Climate Change Threatens The Wolverine
February 2, 2013

US Officials Move To List Wolverines As Threatened Species

redOrbit Staff & Wire Reports - Your Universe Online

Officials with the US Fish and Wildlife Service (FWS) revealed on Friday that they will be proposing Endangered Species Act (ESA) protections for wolverines in the lower 48 states, various news outlets have reported.

According to the New York Times, the agency´s announcement that they are looking to list the animal as a threatened species comes after they had “repeatedly” deferred such consideration. The wolverine´s habitat has suffered in recent years due to a decrease in mountain snowfall brought about as a result of climate change, they added.

Protection for the carnivorous creature, of which there are an estimated 250 to 300 remaining in the contiguous US, has been denied on two occasions by former president George W. Bush´s administration, explained Matthew Brown of the Associated Press (AP).

“Extensive climate modeling indicates that the wolverine´s snowpack habitat will be greatly reduced and fragmented in the coming years due to climate warming, thereby threatening the species with extinction. Wolverines are dependent on areas in high mountains, near the tree-line, where conditions are cold year-round and snow cover persists well into the month of May,” the agency said Friday in a statement.

The ruling will most likely mean that wolverines will no longer be able to be targeted by trappers for their fur, but is unlikely to be used as a catalyst for the regulation of greenhouse gases that are often cited as a cause for global warming, Brown added.

Nor will the agency use the species´ status to curtail other human activities, including winter sports such as skiing and snowmobiling, infrastructure development, or timber harvesting, since they are not believed to be a serious threat to wolverines, officials from the FWS told the AP on Friday.

In order to allow those previously mentioned human activities to continue, the agency announced that they are seeking special regulations under Section 4(d) of the ESA, which allows for the FWS to institute new rules that can increase or decrease the ESA´s normal level of protections.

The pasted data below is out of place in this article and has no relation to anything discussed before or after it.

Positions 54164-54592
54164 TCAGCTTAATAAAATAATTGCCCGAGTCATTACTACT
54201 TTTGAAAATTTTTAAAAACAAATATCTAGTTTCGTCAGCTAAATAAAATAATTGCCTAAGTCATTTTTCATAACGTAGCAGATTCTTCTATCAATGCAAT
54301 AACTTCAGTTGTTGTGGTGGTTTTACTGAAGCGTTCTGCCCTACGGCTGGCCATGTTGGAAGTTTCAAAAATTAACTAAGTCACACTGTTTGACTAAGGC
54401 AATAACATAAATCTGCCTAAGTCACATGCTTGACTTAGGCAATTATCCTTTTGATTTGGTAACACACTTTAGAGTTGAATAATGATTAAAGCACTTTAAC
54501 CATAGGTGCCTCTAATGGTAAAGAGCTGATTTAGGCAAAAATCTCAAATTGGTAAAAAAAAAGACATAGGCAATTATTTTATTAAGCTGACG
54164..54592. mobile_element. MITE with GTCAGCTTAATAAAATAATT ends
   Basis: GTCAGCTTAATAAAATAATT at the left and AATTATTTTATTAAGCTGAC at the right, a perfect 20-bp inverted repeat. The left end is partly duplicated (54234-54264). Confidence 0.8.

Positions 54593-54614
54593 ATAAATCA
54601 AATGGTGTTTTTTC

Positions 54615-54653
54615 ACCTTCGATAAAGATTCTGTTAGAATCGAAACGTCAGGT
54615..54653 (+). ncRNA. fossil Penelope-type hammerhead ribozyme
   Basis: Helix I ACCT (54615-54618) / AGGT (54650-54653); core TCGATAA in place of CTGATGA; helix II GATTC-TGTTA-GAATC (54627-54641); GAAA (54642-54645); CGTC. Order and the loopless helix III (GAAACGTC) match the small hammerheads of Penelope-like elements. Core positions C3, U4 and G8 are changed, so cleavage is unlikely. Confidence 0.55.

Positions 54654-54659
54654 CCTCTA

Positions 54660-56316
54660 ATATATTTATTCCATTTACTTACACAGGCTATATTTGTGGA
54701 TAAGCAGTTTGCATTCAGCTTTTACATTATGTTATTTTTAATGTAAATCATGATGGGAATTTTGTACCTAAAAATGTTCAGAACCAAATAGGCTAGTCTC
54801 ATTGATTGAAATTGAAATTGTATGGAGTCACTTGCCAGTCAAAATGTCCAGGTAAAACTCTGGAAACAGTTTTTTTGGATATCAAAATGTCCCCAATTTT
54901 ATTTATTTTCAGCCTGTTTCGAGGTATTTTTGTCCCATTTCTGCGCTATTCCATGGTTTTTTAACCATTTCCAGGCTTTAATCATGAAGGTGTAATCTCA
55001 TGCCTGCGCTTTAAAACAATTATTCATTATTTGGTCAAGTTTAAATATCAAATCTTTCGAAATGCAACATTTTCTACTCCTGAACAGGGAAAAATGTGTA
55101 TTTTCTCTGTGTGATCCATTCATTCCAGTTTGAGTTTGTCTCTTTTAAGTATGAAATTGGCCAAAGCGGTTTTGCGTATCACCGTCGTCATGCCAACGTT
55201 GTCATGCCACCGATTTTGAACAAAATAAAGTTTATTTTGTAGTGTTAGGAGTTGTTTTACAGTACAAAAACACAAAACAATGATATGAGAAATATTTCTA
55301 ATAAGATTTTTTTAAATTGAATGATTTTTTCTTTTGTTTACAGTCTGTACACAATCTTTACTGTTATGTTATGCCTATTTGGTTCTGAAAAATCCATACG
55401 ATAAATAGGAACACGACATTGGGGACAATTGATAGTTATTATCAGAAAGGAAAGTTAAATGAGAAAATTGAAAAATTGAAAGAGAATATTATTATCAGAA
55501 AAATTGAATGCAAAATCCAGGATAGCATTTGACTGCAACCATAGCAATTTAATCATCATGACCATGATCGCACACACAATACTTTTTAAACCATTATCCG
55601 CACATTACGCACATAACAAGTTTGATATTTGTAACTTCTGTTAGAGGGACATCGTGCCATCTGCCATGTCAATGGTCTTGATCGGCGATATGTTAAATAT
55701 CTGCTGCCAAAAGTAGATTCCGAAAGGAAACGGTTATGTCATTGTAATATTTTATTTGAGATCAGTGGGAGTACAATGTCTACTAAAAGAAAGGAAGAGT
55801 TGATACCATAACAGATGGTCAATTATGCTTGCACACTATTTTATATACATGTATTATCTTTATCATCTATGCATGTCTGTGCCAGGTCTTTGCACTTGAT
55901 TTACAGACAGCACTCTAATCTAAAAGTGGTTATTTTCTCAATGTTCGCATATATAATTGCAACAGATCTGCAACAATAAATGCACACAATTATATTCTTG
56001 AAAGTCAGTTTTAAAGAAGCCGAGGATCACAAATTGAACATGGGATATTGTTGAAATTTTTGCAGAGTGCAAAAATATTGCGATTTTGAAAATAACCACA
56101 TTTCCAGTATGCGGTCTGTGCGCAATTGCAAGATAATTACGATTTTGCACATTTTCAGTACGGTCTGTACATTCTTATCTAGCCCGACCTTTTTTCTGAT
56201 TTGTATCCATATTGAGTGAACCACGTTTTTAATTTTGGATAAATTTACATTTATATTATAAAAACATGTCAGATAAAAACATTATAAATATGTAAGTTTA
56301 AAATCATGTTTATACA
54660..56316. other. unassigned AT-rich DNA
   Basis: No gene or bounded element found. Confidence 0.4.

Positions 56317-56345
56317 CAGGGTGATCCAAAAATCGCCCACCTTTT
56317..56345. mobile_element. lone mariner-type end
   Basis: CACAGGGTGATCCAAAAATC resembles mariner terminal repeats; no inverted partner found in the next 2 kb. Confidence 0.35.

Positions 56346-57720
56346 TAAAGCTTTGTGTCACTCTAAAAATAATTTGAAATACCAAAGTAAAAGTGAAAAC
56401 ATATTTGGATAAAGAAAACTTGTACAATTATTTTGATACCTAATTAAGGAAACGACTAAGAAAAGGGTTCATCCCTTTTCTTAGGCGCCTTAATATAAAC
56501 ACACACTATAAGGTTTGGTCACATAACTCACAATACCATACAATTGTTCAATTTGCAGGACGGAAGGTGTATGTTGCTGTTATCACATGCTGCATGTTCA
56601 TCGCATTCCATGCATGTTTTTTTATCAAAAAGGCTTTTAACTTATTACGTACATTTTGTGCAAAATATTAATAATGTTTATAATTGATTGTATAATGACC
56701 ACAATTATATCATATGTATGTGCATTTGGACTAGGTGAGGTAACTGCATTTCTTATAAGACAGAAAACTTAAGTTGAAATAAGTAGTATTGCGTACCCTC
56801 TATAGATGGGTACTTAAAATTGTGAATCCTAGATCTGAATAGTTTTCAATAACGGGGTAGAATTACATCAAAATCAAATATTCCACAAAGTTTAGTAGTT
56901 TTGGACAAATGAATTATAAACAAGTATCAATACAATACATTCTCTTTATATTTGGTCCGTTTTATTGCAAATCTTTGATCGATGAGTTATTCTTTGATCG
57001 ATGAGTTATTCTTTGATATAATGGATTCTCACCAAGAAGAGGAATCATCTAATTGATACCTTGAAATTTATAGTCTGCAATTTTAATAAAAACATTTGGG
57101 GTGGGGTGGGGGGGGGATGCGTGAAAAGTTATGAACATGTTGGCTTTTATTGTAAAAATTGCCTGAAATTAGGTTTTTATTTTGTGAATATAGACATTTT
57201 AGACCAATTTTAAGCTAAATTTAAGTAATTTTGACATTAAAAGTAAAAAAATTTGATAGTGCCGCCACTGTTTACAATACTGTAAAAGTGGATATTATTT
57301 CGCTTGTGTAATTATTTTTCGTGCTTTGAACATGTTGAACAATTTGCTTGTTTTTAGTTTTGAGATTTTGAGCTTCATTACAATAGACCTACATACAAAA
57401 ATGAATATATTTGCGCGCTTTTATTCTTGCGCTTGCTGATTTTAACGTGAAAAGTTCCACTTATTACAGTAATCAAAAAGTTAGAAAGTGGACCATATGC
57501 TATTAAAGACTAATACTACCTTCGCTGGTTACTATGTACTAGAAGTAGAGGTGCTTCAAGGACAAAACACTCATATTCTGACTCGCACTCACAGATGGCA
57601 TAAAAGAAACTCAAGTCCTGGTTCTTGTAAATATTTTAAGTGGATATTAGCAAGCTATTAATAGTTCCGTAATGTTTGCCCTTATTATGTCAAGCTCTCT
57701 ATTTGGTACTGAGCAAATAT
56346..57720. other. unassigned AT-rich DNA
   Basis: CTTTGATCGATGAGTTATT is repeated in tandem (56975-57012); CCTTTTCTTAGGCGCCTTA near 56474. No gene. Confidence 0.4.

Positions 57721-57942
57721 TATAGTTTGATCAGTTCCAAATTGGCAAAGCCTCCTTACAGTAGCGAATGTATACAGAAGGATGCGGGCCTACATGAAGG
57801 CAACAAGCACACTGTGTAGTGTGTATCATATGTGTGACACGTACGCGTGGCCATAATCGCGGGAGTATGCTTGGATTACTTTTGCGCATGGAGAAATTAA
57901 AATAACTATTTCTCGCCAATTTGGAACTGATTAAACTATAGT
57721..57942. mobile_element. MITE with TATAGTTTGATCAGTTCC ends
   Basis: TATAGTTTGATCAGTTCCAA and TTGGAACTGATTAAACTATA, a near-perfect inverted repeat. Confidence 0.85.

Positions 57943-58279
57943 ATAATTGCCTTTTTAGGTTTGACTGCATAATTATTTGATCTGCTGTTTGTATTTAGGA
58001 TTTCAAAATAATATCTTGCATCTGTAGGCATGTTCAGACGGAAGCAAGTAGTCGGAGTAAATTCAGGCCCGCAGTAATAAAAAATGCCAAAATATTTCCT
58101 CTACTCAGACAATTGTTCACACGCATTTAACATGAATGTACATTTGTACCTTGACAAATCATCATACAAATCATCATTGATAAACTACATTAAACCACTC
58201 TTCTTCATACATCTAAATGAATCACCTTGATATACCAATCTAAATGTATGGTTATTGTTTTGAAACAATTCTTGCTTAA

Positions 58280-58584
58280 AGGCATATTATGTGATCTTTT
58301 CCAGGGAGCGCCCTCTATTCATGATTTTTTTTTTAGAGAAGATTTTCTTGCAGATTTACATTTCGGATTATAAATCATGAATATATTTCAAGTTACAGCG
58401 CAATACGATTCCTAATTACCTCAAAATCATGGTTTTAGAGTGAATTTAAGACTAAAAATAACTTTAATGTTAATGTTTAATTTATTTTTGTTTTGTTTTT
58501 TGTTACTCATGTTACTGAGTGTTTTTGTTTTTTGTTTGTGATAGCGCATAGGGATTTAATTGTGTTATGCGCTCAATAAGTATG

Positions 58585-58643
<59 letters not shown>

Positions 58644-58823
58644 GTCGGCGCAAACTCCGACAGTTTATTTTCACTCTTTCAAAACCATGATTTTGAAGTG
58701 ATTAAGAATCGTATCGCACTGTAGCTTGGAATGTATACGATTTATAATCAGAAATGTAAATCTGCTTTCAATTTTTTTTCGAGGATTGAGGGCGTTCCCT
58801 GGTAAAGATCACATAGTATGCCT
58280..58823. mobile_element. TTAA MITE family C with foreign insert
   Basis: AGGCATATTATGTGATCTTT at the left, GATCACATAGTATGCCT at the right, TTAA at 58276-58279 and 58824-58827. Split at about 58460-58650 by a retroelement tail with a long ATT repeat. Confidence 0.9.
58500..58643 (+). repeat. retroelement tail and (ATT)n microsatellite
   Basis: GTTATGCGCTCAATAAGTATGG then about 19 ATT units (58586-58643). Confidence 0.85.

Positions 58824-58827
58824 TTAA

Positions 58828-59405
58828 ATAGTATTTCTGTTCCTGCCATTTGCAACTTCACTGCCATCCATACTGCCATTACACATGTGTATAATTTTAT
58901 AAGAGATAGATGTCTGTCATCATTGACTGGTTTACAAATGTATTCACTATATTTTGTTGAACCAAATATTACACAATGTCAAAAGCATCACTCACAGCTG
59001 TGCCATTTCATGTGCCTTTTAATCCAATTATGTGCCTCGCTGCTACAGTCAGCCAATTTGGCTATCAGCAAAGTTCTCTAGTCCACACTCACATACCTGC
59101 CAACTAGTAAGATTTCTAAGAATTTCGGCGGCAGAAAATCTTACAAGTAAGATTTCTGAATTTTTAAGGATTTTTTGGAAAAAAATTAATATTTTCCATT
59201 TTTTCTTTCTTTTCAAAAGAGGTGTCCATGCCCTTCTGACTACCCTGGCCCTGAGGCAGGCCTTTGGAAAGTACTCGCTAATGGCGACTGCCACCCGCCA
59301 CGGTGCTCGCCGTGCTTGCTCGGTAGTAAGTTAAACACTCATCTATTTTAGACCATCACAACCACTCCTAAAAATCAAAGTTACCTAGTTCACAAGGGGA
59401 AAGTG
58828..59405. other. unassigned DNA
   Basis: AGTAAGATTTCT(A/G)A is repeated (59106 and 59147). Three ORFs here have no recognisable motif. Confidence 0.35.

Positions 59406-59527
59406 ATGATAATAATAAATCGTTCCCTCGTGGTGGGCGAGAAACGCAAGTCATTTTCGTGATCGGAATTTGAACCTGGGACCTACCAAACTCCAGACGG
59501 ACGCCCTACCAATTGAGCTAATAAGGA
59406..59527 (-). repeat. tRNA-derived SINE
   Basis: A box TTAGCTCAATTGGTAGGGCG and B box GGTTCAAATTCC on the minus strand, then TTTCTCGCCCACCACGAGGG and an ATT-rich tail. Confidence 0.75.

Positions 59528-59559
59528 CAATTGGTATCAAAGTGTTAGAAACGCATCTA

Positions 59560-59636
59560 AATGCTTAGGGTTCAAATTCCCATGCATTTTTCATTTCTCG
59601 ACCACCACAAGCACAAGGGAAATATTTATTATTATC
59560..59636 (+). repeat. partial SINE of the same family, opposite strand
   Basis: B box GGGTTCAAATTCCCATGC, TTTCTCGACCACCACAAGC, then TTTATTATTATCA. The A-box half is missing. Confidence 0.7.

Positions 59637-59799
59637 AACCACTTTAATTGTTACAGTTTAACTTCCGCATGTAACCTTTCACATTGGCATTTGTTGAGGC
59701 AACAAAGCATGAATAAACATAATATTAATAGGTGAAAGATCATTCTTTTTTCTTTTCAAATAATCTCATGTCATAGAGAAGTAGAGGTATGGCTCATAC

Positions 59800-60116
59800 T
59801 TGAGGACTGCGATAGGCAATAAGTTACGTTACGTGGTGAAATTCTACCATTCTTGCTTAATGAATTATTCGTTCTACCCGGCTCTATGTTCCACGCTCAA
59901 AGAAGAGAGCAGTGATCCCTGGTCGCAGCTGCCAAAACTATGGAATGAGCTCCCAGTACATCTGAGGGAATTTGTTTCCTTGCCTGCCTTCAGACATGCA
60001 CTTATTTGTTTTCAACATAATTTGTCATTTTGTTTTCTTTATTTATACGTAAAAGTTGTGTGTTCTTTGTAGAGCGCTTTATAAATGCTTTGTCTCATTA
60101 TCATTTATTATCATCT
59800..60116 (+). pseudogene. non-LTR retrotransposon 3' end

The agency did emphasize, however, that hunting and trapping would still be prohibited.

“This proposal would give us the flexibility to tailor the protections for the wolverine provided by the ESA to only those things that are necessary,” added Noreen Walsh, Director of the Service´s Mountain-Prairie Region. “Scientific evidence suggests that a warming climate will greatly reduce the wolverine´s snowpack habitat. We look forward to hearing from our state and local partners and members of the public and scientific community on these proposals as we work to ensure the continued recovery of the species.”

In addition, the agency announced that they were also proposing a special rule under Section 10(j) of the ESA to “facilitate potential reintroduction” of the wolverine species in the Rocky Mountains of Colorado, one of the regions where the creatures once populated. That reintroduction effort is still being considered, and would be overseen by officials at the Colorado Department of Parks and Wildlife.

“Most wolverine habitat in the contiguous U.S. — more than 90 percent — is located on federally-owned land, with the remainder being state, private or tribally owned,” they added. “If the proposed listing rule is finalized, the Service will add the wolverine to the Federal List of Endangered and Threatened Wildlife.”

“The listing would protect the wolverine as a threatened species in the contiguous (or lower 48) states as a distinct population segment (DPS) under the ESA. A DPS is a portion of a vertebrate species that is geographically discrete from the rest of its kind and also is significant to its survival,” the FWS statement said.